Down­town needs buy in from cit­i­zens

The Intelligencer (Belleville) - - NEWS - W. BRICE MCVICAR THE SKINNY

It’s an odd, but wel­comed, sight. It seems like it’s been for­ever since you could drive in the city’s core with­out be­ing rerouted, stopped and watch­ing for con­struc­tion equip­ment as the muchdis­cussed and de­bated down­town re­vi­tal­iza­tion pro­ject was un­der­way. But, this week, con­struc­tion crews put the fin­ish­ing touches on the pro­ject, took down the traf­fic re­di­rect­ion signs, packed up the py­lons and waved good­bye to Belleville’s core.

Yes, the work is done.

So, now the ques­tion re­mains whether or not the city got what it needed to have a new, re­ju­ve­nated down­town.

The easy an­swer, of course, is yes. There’s no deny­ing down­town looks bet­ter to­day than it has in the past two or three decades. The sight­lines are bet­ter, the streets look cleaner and ev­ery­thing has an air of new­ness to it. Sure, that’s be­cause the con­struc­tion has just wrapped up and ev­ery­thing’s still look­ing fresh and sharp, but the vis­ual im­pact of the changes down­town can’t be de­nied.

But, in re­turn­ing to that ques­tion of whether we got what we needed... time will tell.

Down­towns across On­tario are hav­ing to find new ways to keep them­selves vi­tal as big box stores and shop­ping cen­tres con­tinue to at­tract shop­pers and con­sumers away from the small, mom- and- pop shops that down­towns are known for and, re­ally, should be known for.

The city — in terms of city coun­cil and the mu­nic­i­pal­ity — has done its part for push­ing down­town ahead, giv­ing it that needed boost to see that it can con­tinue to grow and pros­per. But that’s where the city’s in­volve­ment should end. The rest re­lies on the pub­lic and pri­vate in­vest­ment.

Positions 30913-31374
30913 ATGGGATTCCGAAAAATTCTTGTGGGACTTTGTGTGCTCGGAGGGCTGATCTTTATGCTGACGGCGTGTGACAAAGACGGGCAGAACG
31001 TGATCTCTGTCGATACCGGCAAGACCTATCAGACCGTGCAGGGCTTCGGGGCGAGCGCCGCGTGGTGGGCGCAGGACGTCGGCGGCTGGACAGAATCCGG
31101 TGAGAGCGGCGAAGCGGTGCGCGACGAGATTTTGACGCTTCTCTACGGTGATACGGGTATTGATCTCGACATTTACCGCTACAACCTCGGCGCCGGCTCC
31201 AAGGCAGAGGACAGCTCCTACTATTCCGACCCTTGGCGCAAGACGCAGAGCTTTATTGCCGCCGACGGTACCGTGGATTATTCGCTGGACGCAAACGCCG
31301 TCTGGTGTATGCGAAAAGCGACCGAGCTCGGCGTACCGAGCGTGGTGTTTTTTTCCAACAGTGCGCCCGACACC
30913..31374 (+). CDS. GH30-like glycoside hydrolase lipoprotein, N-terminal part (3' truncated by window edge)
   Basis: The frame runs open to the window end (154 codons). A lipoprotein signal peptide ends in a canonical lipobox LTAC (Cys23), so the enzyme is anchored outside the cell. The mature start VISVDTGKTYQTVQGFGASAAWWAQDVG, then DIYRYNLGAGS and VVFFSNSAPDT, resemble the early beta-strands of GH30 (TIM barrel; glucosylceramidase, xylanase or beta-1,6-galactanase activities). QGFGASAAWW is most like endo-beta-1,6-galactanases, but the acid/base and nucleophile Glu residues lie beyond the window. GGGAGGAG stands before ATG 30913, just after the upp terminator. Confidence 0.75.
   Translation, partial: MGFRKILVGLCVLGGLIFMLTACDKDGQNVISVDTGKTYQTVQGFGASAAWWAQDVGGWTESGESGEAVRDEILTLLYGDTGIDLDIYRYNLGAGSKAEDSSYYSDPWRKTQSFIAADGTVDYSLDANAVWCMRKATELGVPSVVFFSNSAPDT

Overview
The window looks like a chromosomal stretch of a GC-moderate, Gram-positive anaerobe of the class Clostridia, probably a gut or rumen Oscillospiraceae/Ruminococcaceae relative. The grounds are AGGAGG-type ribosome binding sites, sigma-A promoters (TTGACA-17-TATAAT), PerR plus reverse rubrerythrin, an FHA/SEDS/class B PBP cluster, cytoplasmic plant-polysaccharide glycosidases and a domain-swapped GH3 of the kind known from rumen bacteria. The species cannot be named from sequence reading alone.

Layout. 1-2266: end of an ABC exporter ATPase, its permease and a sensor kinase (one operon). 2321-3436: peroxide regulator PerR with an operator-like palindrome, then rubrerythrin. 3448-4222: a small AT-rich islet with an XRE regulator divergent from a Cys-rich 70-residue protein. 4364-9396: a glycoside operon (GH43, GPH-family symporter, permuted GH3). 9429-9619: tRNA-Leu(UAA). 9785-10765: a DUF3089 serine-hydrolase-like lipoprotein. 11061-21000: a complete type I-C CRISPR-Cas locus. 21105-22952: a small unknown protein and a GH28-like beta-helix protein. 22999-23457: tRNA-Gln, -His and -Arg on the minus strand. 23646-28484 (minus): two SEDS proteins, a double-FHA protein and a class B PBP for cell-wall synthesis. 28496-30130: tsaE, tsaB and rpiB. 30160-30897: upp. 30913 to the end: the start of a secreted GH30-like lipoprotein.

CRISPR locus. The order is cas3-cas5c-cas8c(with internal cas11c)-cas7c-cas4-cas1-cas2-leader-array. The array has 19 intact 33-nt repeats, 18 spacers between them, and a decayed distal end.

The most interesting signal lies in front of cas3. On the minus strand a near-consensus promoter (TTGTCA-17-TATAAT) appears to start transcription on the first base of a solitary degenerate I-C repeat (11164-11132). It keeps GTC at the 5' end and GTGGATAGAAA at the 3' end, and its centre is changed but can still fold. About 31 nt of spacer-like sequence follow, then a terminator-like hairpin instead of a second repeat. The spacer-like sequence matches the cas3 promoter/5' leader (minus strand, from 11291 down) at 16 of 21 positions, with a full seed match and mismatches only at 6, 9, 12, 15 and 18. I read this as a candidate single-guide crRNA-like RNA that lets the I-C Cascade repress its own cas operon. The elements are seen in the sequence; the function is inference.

We’re al­ready see­ing new de­vel­op­ment in the core with the ren­o­va­tions to Cen­tury Vil­lage and the new con­dos be­ing erected on the old Quinte Ho­tel site, new busi­nesses com­ing into the core and that re­ju­ve­nated hope that down­town will be stronger and busier.

None of that hap­pens, though, with­out fur­ther in­vest­ment. Not city money, though, but money from those busi­nesses and de­vel­op­ers who be­lieve there is a fu­ture in the core. What that fu­ture con­sists of, though, is any­one’s guess, re­ally. More hous­ing? We’re get­ting that, but how much could be too much? We need more than res­i­dents liv­ing here, we need ser­vices and stores read­ily avail­able to those peo­ple who call the core home. There’s al­ways been talk of a need for a gro­cery store in the down­town and that need will only grow as more peo­ple move in.

Walk­ing along Front Street al­ways presents a mixed bag of va­cant and oc­cu­pied store fronts and to­day is no dif­fer­ent. There are still op­por­tu­ni­ties for in­di­vid­u­als to start a new busi­ness, and there will, ob­vi­ously, be res­i­dents who may use that ser­vice or store.

The city and city coun­cil has done its part to give the down­town its needed facelift, now it’s ev­ery­one else’s turn to make sure that in­vest­ment doesn’t go to waste.

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